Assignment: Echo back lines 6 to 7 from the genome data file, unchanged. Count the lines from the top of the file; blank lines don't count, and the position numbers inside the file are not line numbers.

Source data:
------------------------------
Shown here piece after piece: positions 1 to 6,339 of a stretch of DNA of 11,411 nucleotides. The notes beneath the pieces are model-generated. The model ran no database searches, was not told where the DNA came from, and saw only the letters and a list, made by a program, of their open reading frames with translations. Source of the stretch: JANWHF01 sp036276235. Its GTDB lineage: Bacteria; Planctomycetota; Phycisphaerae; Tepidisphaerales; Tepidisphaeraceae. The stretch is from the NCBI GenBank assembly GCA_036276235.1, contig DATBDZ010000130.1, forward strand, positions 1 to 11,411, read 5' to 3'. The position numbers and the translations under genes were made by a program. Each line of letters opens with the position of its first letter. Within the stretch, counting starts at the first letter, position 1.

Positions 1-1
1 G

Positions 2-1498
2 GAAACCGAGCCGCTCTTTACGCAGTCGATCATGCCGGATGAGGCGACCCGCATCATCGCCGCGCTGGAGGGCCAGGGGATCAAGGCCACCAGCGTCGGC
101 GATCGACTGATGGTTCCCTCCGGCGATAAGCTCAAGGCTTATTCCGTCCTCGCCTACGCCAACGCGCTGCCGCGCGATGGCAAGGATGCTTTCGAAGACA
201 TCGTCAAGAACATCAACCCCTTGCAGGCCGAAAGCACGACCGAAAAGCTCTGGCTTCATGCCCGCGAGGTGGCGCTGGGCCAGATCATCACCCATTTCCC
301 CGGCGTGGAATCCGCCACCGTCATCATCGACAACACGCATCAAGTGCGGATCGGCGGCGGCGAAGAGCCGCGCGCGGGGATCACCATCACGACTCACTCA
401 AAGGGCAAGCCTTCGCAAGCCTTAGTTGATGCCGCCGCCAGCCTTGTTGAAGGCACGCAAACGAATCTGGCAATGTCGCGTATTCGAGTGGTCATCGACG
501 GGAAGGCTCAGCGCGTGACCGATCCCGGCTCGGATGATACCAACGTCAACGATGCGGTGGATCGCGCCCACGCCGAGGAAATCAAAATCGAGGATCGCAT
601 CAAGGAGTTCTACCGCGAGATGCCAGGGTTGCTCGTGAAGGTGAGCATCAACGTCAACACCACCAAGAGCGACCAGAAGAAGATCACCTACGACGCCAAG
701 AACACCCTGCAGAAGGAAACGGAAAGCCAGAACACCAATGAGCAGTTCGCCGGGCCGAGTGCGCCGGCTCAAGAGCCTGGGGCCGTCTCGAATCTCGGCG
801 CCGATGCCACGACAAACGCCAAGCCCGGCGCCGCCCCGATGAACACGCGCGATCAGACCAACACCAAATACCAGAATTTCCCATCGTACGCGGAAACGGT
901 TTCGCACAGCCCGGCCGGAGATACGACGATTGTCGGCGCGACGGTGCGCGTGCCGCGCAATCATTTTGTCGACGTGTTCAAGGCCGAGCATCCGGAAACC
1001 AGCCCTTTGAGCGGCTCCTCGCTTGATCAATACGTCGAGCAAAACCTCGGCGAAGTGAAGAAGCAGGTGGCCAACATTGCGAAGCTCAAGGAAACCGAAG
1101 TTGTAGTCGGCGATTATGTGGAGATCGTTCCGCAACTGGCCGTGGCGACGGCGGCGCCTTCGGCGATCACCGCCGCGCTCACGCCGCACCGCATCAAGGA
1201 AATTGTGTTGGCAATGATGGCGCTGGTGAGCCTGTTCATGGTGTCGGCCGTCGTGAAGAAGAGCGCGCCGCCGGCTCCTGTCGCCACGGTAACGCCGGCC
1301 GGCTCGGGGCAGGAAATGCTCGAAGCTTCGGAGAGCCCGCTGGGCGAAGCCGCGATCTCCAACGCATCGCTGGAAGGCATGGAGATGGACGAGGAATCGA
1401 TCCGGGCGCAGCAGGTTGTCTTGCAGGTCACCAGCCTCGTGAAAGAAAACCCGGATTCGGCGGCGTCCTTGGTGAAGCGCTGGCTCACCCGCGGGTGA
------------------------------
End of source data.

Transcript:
101 GATCGACTGATGGTTCCCTCCGGCGATAAGCTCAAGGCTTATTCCGTCCTCGCCTACGCCAACGCGCTGCCGCGCGATGGCAAGGATGCTTTCGAAGACA
201 TCGTCAAGAACATCAACCCCTTGCAGGCCGAAAGCACGACCGAAAAGCTCTGGCTTCATGCCCGCGAGGTGGCGCTGGGCCAGATCATCACCCATTTCCC